After two hours of mostly negative public commentary from people who admittedly had neither read the plan nor were familiar with it, the Seven50 Prosperity Plan Draft was presented Nov. 7 to the St. Lucie Board of County Commissioners. Ultimately, the commission accepted the data as presented in the Seven50 Prosperity Plan while, at the same time, voting to withdraw from participation the Seven50 Plan Partnership.
Echoing the words of many of the opponents who acknowledged their lack of familiarity with the plan, Clay Humphries, a St. Lucie resident, said: “I don’t know your plan because I haven’t heard it, and I won’t be here to hear it.” Comments from opponents included a broad range of theories. Rosa Koire, a traveling representative from the Post Sustainability Institute, an anti-Agenda 21 organization based in California, accused the plan of being part of an international conspiracy. Bill King, an Indian River resident, said, “This is a global conspiracy by the United Nations trying to make everyone a zombie.”
In general, the primary concerns of the speakers from the public, many from St. Lucie but many from elsewhere, was that the Seven50 plan would cause their way of life to change and force their local governments to cede control to federal government institutions. Alan Schlesinger from Palm Beach County said in opposition to the plan: “The farther away the decision-making process is from the people, the worse the decisions are.” Ironically, his words echo a central principle of the plan, which reads: “There is more local control when power continues to be delegated to the group most affected by governmental decisions.”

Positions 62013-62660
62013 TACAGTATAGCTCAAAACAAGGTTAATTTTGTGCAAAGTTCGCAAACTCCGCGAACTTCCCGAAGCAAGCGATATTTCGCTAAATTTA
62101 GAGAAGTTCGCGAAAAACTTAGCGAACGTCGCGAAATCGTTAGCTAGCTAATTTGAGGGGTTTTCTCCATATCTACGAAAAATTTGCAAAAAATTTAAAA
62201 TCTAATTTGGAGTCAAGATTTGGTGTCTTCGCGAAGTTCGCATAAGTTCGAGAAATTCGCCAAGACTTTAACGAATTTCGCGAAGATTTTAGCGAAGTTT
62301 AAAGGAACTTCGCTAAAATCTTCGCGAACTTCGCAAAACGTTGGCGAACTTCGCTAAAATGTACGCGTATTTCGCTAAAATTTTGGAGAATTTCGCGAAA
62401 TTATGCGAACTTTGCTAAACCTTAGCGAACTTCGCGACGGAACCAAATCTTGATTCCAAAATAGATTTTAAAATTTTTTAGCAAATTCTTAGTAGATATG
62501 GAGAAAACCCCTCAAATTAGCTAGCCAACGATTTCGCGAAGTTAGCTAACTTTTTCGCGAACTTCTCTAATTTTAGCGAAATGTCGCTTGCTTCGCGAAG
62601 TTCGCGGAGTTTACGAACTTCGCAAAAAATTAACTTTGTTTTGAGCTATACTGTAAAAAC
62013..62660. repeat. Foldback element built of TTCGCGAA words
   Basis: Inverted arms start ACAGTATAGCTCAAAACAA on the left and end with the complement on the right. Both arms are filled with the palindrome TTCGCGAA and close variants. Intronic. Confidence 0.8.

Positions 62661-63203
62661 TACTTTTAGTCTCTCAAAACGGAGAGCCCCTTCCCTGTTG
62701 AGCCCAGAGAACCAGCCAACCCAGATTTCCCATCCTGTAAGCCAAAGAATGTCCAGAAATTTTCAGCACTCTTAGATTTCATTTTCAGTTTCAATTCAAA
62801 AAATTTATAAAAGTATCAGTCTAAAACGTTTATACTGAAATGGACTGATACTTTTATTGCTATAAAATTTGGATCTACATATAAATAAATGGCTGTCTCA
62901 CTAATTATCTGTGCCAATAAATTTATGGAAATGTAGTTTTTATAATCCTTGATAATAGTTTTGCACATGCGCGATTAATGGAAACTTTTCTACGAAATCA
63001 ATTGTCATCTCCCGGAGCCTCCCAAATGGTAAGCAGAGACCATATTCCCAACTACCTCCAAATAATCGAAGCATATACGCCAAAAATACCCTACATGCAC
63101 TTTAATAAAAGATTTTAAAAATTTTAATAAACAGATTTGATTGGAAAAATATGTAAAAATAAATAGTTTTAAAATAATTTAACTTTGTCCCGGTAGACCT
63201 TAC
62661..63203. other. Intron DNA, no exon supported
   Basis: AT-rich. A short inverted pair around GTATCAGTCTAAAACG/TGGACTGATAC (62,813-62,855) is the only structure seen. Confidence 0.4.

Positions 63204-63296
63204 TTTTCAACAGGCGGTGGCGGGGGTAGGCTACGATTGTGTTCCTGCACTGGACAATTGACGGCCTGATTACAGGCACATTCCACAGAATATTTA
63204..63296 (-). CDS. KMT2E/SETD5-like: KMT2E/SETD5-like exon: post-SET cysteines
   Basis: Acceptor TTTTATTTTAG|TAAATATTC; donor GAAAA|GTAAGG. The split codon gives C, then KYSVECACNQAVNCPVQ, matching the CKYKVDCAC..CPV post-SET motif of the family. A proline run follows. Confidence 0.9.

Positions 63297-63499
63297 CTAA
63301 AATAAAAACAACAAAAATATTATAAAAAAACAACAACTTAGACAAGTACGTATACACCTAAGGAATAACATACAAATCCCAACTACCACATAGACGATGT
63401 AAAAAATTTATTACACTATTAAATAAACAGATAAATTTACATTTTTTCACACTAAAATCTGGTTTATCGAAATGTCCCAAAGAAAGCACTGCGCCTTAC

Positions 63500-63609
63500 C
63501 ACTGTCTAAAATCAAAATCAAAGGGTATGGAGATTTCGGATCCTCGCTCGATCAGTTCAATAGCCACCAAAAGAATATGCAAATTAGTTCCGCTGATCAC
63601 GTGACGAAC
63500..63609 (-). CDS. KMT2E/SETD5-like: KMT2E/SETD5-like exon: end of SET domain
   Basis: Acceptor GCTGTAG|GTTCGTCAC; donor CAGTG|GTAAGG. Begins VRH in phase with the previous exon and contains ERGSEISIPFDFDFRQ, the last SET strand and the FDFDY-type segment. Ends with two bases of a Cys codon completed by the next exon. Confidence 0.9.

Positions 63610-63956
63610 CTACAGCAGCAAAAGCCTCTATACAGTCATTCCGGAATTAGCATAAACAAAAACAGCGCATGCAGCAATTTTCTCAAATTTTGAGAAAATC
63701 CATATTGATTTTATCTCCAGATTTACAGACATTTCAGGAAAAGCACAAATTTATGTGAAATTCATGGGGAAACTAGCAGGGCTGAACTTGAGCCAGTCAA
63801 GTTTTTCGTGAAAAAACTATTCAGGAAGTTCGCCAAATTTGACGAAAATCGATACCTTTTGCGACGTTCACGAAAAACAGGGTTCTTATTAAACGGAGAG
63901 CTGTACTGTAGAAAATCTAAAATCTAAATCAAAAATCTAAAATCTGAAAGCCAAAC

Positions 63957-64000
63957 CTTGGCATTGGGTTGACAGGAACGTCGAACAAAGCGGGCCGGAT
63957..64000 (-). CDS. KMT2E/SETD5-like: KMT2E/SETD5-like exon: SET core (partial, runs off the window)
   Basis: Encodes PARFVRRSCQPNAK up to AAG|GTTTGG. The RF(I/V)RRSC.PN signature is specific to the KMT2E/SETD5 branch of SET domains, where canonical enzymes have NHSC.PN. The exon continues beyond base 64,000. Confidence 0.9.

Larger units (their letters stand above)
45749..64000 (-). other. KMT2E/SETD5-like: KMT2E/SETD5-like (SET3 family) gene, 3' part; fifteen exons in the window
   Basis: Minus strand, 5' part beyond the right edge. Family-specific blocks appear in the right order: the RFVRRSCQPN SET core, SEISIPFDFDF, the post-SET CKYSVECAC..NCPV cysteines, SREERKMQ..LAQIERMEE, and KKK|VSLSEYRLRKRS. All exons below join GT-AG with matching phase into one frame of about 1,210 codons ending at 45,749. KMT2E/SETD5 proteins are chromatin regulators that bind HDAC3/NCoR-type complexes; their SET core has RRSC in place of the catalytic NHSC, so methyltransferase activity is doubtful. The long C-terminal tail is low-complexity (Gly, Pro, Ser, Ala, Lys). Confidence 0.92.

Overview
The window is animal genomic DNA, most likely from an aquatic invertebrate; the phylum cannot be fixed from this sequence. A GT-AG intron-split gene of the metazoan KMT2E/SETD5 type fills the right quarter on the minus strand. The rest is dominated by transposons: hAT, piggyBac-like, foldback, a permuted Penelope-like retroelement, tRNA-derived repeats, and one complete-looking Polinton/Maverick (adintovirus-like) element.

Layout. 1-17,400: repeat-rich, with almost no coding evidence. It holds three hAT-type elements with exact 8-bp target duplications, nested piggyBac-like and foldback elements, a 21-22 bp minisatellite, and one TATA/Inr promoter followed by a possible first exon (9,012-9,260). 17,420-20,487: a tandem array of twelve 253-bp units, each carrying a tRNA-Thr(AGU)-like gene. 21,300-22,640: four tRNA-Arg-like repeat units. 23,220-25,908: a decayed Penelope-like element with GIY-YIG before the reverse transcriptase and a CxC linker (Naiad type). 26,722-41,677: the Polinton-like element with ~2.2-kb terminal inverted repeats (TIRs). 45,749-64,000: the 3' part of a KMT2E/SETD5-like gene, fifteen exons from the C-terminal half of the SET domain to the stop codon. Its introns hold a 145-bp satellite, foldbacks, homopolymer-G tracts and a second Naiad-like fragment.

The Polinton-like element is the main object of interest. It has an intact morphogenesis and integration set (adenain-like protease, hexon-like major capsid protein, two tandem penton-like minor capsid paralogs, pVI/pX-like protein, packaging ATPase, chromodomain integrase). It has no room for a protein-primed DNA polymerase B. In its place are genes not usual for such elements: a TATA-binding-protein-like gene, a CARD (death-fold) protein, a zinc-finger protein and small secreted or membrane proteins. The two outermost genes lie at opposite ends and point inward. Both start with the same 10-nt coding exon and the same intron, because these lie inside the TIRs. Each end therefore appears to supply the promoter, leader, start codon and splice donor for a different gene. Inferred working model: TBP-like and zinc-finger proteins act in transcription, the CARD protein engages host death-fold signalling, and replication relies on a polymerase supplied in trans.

Applause followed most anti-plan speeches, while jeers followed most speakers who wished to hear the presentation of the plan and urged opponents to take a “wait-and-see” approach rather than rushing to prematurely criticize. Commissioner Tod Mowery had to ask the audience on several occasions to “be polite.” The jeers and public outbursts made it difficult for residents like Gregory Wilson of Port St. Lucie, who expressed his frustration with the meeting when he said, “This is the problem: people are talking, they say something they don’t agree with, and the audience interrupts them. In our county, we can’t have discussion without being interrupted.” Similarly, Theresa Toulon of Port St. Lucie added, “I came here because I wanted to know more about the Seven50 plan.”
After a brief recess, a significantly smaller portion of the audience members returned to watch the actual presentation of the Draft Plan by Project Director Marcela-Camblor Cutsaimanis and other members of the consultant team. The presentation emphasized the multi-year, broadly inclusive public process that created the draft plan.
Following the presentation of the plan, Commission Vice Chair Paula Lewis, the sole vote against withdrawing from the Seven50 Plan Partnership said, “I don’t see anything in this document that tells me I have to do anything. There are no actions mandated, no decision-making process endorsed or suggested.” She emphasized Florida’s strong emphasis on property rights and reassured the audience members that their rights would not be diminished by the plan.
Nonetheless, Commissioner Frannie Hutchinson said, “There was a lot of great information, and I do appreciate the data that came out of this,” but she went on to say, “There is no plan; there is no way to predict, to trend, graph or legislate economic success.”
Commissioner Mowery requested a motion to withdraw from Seven50. Commissioner Hutchinson motioned to accept the data as presented in the Seven50 Prosperity Plan and withdraw from the Seven50 Partnership, which was seconded by Commissioner Kim Johnson. The motion passed 4-1.
“We regret that there is significant misunderstanding and prejudice against Seven50 by opponents within the general public, many of whom have not even taken the time to read the plan or to understand its purpose,” Project Director Camblor-Cutsaimanis said after the meeting. “Ironically, the plan is designed to address the concerns they raised at the meeting and help make their visions reality, including protecting their local property rights. We hope that more members of the public will take the time to read and familiarize themselves with the plan, engage with us online and visit our website at Seven50.org, before making unfounded assumptions.”
Video showing the entire meeting is available at: